Medical school now considers Rancho Cordova for hospital after rejection in EG | News

Medical school now considers Rancho Cordova for hospital after rejection in EG | News


Less than a month after the Elk Grove Planning Commission recommended that the Elk Grove City Council deny California Northstate University’s (CNU) proposal to have a 13-story, teaching hospital built near their campus in the Stonelake neighborhood, the university is now considering a Rancho Cordova location for their project. 


CNU and Rancho Cordova city officials jointly announced on March 10 that they are in discussions on having a teaching hospital built in that city.


The university previously placed their $750 million to $800 million Elk Grove hospital proposal on hold following the Planning Commission’s Feb. 18 hearing. During that meeting, the commissioners refused to support CNU’s request for General Plan land-use designation changes where the hospital would be built.


The commissioners agreed that the project would not be a good fit within a 200-year floodplain. 


Following that meeting, CNU released a statement declaring the university’s decision to pause activity on the approval process for the project and “fully consider all options going forward.” As a result, this project has not been presented to the Elk Grove City Council for its final determination.


A city of Elk Grove press release notes that the recent announcement that CNU is in discussions with the city of Rancho Cordova “may well conclude the review process” for the university’s Elk Grove hospital proposal, which was introduced in 2018.


Elk Grove Mayor Bobbie Singh-Allen referred to CNU’s effort to have a teaching hospital constructed as “an important project for the Sacramento region.”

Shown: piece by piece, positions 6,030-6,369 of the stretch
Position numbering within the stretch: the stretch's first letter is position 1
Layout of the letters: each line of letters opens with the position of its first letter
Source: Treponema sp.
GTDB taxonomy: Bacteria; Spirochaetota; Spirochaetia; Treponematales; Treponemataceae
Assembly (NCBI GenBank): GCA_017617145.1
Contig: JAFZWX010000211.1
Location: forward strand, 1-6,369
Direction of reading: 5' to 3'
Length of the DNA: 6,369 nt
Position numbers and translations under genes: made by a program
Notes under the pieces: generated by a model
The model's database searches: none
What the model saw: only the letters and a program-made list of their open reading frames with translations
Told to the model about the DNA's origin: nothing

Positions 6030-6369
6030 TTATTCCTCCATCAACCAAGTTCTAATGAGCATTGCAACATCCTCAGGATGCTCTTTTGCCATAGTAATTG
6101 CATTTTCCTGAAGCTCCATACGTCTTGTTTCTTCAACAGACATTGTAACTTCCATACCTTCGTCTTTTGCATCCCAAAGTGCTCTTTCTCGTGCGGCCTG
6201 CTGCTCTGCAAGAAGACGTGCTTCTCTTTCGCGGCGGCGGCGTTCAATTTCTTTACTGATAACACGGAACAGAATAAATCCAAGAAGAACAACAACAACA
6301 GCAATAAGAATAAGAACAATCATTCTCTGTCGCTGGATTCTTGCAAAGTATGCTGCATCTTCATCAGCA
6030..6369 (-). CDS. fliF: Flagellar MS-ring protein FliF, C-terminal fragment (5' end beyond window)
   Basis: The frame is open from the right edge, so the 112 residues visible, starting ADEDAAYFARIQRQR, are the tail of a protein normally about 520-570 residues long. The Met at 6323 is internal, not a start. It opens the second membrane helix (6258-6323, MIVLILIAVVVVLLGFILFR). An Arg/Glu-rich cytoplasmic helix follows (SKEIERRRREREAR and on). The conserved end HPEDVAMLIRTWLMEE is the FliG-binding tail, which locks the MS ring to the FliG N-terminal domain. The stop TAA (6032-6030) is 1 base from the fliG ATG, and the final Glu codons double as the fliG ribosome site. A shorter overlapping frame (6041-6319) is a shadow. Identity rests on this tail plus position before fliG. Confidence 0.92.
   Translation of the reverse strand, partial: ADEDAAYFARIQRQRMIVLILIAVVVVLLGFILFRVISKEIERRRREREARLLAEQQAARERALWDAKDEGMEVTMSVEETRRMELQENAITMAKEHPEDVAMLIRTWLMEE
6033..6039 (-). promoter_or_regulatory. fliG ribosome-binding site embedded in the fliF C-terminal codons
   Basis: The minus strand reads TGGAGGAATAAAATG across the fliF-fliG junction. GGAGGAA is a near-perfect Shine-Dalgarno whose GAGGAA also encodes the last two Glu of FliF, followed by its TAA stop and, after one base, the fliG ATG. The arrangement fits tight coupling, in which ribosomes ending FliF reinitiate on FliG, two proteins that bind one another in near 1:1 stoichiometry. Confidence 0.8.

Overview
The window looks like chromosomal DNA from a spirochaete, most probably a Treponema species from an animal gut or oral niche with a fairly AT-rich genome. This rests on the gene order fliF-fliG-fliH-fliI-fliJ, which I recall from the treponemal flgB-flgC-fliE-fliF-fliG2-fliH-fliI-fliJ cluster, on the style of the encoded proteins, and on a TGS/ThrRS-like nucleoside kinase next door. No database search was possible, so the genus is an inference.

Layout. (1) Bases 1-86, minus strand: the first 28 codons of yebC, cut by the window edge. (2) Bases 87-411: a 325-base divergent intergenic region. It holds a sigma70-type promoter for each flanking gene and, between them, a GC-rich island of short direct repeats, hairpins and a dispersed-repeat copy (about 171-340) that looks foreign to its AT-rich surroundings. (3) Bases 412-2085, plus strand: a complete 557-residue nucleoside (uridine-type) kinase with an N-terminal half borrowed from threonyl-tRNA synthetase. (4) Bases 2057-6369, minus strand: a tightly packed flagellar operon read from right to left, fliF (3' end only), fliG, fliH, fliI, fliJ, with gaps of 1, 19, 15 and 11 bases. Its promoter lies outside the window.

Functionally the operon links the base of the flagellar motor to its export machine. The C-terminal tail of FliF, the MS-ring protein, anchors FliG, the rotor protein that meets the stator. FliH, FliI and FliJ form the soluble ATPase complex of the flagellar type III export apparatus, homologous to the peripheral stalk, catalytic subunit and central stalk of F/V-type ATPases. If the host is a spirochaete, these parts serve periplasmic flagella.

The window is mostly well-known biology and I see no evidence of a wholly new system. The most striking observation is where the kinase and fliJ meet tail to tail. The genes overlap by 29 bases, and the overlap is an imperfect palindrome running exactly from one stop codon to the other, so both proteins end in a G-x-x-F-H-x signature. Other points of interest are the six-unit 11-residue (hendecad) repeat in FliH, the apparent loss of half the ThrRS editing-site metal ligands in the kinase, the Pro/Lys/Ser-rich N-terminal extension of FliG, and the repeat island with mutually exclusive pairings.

“We wish California Northstate University much success in establishing their teaching hospital in the area,” wrote in a press statement. “We appreciate their continued investment in our community and we are committed to continuing to work with the university to bring great projects to Elk Grove.

“As the economy continues to reopen, many are looking at Elk Grove as the ideal place to do business, and we will work diligently to assist all those committed to their success and the well-being of our community.”


During CNU’s two-year attempt to ultimately gain approval to have a hospital constructed in the Stonelake neighborhood, the proposal drew opposition from neighbors, business owners and environmentalists.

Opponents included a large group of Stonelake residents and others who formed a coalition to oppose the construction of the hospital at its proposed Elk Grove site. This group is known by the name, Neighbors Ensuring Stonelake Transparency (NEST).


In a statement released by NEST on March 11, the group referred to its “cautiously optimistic” sentiment.


“We are cautiously optimistic, based on the city’s statement, that this two-plus year nightmare is over, and that Elk Grove is finally ready to engage in more thoughtful and proper planning practices,” NEST’s statement notes. “This has been a clear lesson that any future project proposals involving CNU need to be carefully vetted and researched to ensure a transparent and beneficial outcome.”


The statement also mentions NEST’s desire for the city to “help mitigate the damage that has been done by CNU to our small business neighbors and our community as a whole.”

“The city needs to see the destruction of small businesses as more than a private transaction, and we hope that all involved can work together to restore vibrant and valuable small businesses to (the CNU-owned) Stonelake Landing (shopping center).”


The Stonelake Master Association, which represents 1,477 single-family homes south of Elk Grove Boulevard, between Interstate 5 and Franklin Boulevard, has also expressed concerns with the hospital proposal.


Jake Rambo, president of that association, shared his thoughts on CNU’s interest in a different site for its proposed hospital.


“I appreciate the fact that CNU appears to finally recognize that destroying a residential neighborhood and environmentally sensitive areas with a completely out of character sky-rise hospital is unrealistic,” he said. “I wish them the best in their efforts to establish a health care facility at an appropriate location.

“Perhaps if they had started this project by listening to the community, instead of dictating to the community, they could have saved everyone the expense and turmoil over the last two years.”


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